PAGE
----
Translator Disclaimer
1 May 2001 Protein Tyrosine Phosphorylation in Sperm During Gamete Interaction in the Mouse: The Influence of Glucose
Author Affiliations +
Abstract

A key intracellular event during capacitation is protein tyrosine phosphorylation, but its involvement during sperm interaction with the oocyte has not been investigated. Glucose is necessary to achieve fertilization and thus may have an influence on sperm protein tyrosine phosphorylation. The objectives of this study were to 1) visualize protein tyrosine phosphorylation patterns in sperm during capacitation and interaction with the oocyte and 2) determine the influence of glucose. Protein tyrosine phosphorylation was investigated by Western analysis and immunofluorescence. Protein tyrosine phosphorylation was increased during capacitation, and immunofluorescence revealed that zona binding and gamete fusion were correlated with an increase in tyrosine phosphorylation of proteins in the midpiece. During capacitation, the absence of glucose led to a delay in the appearance of protein tyrosine phosphorylation. Following binding to the zona pellucida and the oolemma, tyrosine phosphorylation in the flagellum was also delayed in the absence of glucose and resulted in a significant inhibition of the midpiece phosphorylation. The correlation between successful gamete fusion and the tyrosine phosphorylation of midpiece proteins suggests that the effect of glucose on sperm-oocyte interaction is mediated through regulation of protein tyrosine phosphorylation in a specific area of the fertilizing sperm.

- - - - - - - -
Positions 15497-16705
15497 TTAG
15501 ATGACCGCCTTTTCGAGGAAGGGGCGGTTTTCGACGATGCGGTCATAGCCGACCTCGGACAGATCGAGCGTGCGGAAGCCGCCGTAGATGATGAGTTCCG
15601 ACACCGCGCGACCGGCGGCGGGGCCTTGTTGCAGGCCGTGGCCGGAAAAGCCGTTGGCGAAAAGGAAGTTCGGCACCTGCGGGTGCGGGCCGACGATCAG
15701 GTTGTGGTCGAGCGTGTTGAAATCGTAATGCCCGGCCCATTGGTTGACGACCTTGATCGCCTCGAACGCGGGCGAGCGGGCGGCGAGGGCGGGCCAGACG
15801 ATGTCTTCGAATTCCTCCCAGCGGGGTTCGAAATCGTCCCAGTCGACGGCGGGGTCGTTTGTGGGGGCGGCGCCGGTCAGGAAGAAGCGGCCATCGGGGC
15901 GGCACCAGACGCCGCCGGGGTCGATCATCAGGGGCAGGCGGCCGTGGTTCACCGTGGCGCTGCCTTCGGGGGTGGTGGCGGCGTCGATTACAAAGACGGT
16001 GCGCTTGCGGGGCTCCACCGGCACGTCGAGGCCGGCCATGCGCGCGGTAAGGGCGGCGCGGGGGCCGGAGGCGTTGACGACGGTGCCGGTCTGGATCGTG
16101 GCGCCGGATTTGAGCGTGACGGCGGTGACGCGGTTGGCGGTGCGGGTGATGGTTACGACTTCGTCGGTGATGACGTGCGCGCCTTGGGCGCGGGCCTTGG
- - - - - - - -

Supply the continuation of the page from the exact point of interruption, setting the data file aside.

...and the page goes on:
Françoise Urner, Greet Leppens-Luisier, and Denny Sakkas "Protein Tyrosine Phosphorylation in Sperm During Gamete Interaction in the Mouse: The Influence of Glucose," Biology of Reproduction 64(5), 1350-1357, (1 May 2001). https://doi.org/10.1095/biolreprod64.5.1350
Received: 3 August 2000; Accepted: 1 December 2000; Published: 1 May 2001
JOURNAL ARTICLE
8 PAGES

This article is only available to subscribers.
It is not available for individual sale.
+ SAVE TO MY LIBRARY

SHARE
ARTICLE IMPACT
RIGHTS & PERMISSIONS
Get copyright permission
Back to Top